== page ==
I recently was directed to 1 John 4 where the Apostle directs Christians to “not believe every spirit, but test the spirits to see whether they are from God, for many false prophets have gone into the world.” (v.1).
Well how are ‘we’ supposed to evaluate or test who we should believe? For these ‘false’ prophets are there and apparently pretty pervasive.
John gives us the answer in specific terms: their view of Christ (vv. 2,3). Those who were opposing the early church were undermining the biblical teaching of who Christ is. But how did they do this?
“Whoever knows God listens to us; whoever is not from God does not listen to us.” (1 John 4.6)
This is quite remarkable. The Apostle John is here drawing a line in the theological sand to distinguish between right and wrong revelation, or perhaps better demonic and biblical. John is appealing to the authoritative revelation that has come through the Apostles and the Prophets as the cornerstone of the church (Eph. 2.20).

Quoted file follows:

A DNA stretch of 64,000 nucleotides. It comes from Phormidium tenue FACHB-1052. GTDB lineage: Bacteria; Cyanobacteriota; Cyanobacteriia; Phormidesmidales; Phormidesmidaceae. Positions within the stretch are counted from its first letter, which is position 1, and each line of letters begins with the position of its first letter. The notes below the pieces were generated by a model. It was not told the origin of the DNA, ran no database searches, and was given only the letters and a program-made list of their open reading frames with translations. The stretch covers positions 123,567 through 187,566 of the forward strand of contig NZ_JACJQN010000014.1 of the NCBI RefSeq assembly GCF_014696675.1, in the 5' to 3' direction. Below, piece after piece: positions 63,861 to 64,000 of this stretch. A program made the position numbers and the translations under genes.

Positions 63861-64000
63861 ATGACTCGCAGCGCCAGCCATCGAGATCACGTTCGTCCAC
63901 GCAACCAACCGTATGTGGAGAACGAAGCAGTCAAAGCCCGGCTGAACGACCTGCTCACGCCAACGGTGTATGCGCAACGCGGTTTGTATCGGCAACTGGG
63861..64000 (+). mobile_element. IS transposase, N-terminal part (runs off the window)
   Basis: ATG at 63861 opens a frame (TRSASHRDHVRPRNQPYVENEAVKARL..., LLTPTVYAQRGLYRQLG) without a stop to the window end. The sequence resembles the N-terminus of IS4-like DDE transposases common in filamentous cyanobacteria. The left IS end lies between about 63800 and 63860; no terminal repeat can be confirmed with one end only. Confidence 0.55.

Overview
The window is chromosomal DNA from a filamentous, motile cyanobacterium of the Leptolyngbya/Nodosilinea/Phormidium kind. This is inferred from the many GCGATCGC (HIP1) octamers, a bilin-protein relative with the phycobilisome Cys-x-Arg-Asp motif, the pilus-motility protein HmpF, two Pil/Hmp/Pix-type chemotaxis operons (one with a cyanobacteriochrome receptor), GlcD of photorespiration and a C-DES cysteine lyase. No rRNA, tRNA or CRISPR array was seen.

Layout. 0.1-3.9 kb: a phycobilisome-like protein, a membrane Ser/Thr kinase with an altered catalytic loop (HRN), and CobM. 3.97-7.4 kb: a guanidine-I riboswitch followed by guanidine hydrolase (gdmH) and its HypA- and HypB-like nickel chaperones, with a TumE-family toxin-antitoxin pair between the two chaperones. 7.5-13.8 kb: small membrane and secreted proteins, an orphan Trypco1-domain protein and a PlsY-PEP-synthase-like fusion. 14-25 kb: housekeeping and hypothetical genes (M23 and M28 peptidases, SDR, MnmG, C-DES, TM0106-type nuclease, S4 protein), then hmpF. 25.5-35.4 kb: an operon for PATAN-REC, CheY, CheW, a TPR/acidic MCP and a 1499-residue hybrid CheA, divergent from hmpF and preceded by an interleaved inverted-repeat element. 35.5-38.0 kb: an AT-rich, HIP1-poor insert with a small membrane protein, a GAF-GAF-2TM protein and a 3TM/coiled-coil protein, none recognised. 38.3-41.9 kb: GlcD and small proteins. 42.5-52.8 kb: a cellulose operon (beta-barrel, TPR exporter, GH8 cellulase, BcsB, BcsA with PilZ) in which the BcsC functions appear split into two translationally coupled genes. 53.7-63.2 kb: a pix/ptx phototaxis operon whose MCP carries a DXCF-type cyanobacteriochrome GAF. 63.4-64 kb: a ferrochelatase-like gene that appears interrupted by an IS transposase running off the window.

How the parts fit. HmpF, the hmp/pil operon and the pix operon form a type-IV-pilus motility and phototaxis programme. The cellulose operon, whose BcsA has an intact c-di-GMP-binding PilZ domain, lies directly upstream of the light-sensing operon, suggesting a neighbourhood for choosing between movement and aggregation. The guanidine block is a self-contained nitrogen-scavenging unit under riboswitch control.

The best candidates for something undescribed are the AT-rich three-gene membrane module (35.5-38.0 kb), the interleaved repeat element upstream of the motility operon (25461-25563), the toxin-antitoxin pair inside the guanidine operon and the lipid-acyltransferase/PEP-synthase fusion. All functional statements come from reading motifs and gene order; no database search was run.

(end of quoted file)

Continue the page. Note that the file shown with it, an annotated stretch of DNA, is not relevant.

As the early church was recognizing what God had determined to be canonical, they were continually straining out the theological germs of unbiblical teaching (i.e. attacks on Christ’s person). This appeal by the Apostle to the standard of truth is a refreshing keyhole into how the early church dealt with theological attacks. We see the Apostle Paul do the same thing in 2 Corinthians and Galatians, among other places.This is a helpful reminder to us today to follow the same pattern of submission that is modeled by the Apostle John. Christians need to find themselves submitting to what God has chosen to reveal through the Apostles and Prophets as the authoritative standard for evaluating not only false teaching but also everything else in life (2 Tim. 3.16-17).